Nucleocapsid as a novel drug for targeting the shell of Ebola virus
Ebola is a highly virulent pathogen causing severe hemorrhagic fever with a high case fatality rate in humans and non-human primates (NHPs). As the world grapples with the coronavirus (COVID-19) pandemic, another virus has been raging again in recent months: Ebola. Researchers are using supercomputers to simulate the inner workings of Ebola (as well as COVID-19), looking at how molecules move, atom by atom, to carry out their functions. Since the first terrifying outbreak in 2013, the Ebola virus has periodically emerged in Africa, causing horrific bleeding in its victims and, in many cases, death.
Research teams led by Professor Juan Perilla at the University of Delaware are using supercomputers to simulate the inner workings of Ebola, observing the way molecules move, atom by atom, to carry out their functions. Perilla and his team of graduate and undergraduate students in UD’s Department of Chemistry and Biochemistry are using supercomputers to simulate the inner workings of Ebola, observing the way molecules move, atom by atom, to carry out their functions. In the team’s latest work, they reveal structural features of the virus’s coiled protein shell or nucleocapsid, which may be promising therapeutic targets, more easily destabilized and knocked out by antiviral treatment. Now, they have revealed structural features of the Ebola virus’s protein shell to provide therapeutic targets to destabilize the virus and knock it out with antiviral treatment.
“The Ebola nucleocapsid looks like a Slinky walking spring, whose neighboring rings are connected,” Perilla said. “We tried to find what factors control the stability of this spring in our computer simulations.”
The life cycle of Ebola is highly dependent on this coiled nucleocapsid, which surrounds the virus’s genetic material consisting of a single strand of ribonucleic acid (ssRNA). Using supercomputer simulations researchers reveal that the structural stability of the Ebola nucleocapsid is dependent on the presence of RNA and interactions with charged ions. Nucleoproteins protect this RNA from being recognized by cellular defense mechanisms. Through interactions with different viral proteins, such as VP24 and VP30, these nucleoproteins form a minimal functional unit — a copy machine — for viral transcription and replication.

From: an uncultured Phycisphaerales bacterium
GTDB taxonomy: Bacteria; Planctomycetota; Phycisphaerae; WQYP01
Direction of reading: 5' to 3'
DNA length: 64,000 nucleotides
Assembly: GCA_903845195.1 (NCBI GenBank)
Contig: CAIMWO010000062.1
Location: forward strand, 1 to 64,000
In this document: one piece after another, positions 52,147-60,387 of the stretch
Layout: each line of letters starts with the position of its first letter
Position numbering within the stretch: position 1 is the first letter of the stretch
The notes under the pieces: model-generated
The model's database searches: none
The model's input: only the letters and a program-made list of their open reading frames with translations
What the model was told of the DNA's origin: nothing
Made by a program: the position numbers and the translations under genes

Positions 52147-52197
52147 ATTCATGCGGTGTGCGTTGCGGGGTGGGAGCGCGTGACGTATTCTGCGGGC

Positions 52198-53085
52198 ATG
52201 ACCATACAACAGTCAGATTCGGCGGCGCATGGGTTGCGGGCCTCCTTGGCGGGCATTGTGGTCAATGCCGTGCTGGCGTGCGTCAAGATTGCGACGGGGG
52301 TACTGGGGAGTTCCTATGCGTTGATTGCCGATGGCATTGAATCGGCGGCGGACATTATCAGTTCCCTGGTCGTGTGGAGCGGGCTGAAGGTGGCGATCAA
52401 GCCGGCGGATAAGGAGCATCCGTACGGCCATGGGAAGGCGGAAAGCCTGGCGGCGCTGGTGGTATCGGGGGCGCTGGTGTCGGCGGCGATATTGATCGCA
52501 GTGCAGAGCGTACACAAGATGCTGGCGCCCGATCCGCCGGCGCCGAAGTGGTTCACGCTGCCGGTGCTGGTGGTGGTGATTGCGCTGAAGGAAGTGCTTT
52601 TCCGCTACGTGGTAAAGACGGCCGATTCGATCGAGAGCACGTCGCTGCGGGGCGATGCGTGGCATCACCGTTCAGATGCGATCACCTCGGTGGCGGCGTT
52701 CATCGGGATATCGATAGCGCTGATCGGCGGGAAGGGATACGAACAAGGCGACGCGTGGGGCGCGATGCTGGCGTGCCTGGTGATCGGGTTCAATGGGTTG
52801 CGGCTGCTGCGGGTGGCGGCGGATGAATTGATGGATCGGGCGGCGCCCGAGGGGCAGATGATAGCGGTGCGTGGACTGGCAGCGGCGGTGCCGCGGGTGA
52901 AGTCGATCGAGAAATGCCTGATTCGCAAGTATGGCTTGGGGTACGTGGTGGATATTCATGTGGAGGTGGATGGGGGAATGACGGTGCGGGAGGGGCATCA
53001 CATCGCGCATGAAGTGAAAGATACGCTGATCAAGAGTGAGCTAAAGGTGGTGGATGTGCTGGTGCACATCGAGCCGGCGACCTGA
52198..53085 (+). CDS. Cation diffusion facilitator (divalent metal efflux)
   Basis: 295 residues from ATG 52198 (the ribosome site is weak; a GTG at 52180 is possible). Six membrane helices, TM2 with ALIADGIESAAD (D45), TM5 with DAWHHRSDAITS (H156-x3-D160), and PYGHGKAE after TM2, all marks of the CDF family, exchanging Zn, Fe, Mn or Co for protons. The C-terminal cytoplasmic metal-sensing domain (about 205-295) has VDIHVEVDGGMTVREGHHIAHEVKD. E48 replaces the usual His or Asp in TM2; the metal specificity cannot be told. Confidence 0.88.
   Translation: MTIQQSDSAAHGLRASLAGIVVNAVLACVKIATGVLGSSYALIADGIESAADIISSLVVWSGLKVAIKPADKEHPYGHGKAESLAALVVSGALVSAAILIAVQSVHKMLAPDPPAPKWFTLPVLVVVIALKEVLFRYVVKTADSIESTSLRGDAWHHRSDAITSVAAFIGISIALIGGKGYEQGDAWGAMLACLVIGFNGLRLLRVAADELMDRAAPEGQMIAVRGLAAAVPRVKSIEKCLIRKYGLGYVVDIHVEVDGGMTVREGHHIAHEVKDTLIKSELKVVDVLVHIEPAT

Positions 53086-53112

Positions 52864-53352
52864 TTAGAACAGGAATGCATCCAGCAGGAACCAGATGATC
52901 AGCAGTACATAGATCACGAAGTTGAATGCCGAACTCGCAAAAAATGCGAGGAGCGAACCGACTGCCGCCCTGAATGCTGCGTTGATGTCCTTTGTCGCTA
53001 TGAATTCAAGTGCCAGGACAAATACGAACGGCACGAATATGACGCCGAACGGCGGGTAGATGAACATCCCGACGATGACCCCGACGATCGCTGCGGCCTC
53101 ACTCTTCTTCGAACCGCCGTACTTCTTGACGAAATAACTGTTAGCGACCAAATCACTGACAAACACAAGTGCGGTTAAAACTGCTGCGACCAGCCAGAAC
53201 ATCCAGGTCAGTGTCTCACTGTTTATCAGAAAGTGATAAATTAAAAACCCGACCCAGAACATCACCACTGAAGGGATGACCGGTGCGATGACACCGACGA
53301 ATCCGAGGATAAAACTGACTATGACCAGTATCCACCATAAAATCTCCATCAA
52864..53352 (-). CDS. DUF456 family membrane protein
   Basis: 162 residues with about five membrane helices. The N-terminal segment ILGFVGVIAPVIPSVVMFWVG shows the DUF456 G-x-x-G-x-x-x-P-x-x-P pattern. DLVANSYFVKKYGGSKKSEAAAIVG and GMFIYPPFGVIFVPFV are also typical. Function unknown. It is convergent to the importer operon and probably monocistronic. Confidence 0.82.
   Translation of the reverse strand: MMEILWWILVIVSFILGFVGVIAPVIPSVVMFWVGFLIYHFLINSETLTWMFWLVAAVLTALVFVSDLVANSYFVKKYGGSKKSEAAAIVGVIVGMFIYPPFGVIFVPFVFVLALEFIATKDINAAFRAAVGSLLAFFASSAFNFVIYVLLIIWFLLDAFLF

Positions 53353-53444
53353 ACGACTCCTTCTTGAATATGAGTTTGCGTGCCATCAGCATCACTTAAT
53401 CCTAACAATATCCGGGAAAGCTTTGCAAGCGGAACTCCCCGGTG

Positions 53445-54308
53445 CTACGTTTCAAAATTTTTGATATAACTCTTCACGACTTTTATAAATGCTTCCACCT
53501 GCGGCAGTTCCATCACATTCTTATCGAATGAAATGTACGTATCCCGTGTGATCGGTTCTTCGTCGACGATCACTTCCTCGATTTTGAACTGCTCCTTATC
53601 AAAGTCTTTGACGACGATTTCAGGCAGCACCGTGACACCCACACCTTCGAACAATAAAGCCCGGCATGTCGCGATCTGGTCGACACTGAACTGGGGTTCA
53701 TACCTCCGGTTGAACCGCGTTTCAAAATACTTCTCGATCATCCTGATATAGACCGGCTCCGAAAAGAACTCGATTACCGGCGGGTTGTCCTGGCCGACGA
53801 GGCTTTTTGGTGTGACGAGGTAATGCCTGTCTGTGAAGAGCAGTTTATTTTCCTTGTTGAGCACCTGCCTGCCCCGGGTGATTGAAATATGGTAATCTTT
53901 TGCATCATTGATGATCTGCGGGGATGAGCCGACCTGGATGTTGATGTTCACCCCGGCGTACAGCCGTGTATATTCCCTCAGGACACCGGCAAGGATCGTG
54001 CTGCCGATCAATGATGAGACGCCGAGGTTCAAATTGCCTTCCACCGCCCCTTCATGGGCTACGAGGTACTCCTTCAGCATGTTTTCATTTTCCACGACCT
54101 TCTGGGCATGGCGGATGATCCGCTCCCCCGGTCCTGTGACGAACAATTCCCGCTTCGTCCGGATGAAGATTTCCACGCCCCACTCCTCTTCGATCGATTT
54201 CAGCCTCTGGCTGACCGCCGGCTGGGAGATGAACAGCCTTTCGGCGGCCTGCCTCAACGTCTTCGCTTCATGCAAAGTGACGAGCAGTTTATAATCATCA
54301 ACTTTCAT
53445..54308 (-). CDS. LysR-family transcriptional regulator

While nucleoproteins are important to the nucleocapsid’s stability, the team’s most surprising finding, Perilla said, is that in the absence of single-stranded RNA, the nucleocapsid quickly becomes disordered. But RNA alone is not sufficient to stabilize it. The team also observed charged ions binding to the nucleocapsid, which may reveal where other important cellular factors bind and stabilize the structure during the virus’s life cycle.
Perilla compared the team’s work to a search for molecular “knobs” that control the nucleocapsid’s stability like volume control knobs that can be turned up to hinder virus replication.
The UD team built two molecular dynamics systems of the Ebola nucleocapsid for their study. One included single-stranded RNA; the other contained only the nucleoprotein. The systems were then simulated using the Texas Advanced Computing Center’s Frontera supercomputer — the largest academic supercomputer in the world. The simulations took about two months to complete.
Perilla commented that their new understanding of the nucleocapsid, the most abundant protein in the virus, and a highly immunogenic component, “may facilitate the development of new antiviral treatments”.
Ebola virus infection in humans generally occurs through direct contact with mucosal surfaces, skin abrasions, or contaminated needles. Currently, Perilla and Jodi Hadden-Perilla are using supercomputer simulations to study the novel coronavirus that causes COVID-19. Although the structures of the nucleocapsid in Ebola and COVID-19 share some similarities — both are rod-like helical protofilaments and both are involved in the replication, transcription, and packing of viral genomes — that is where the similarities end.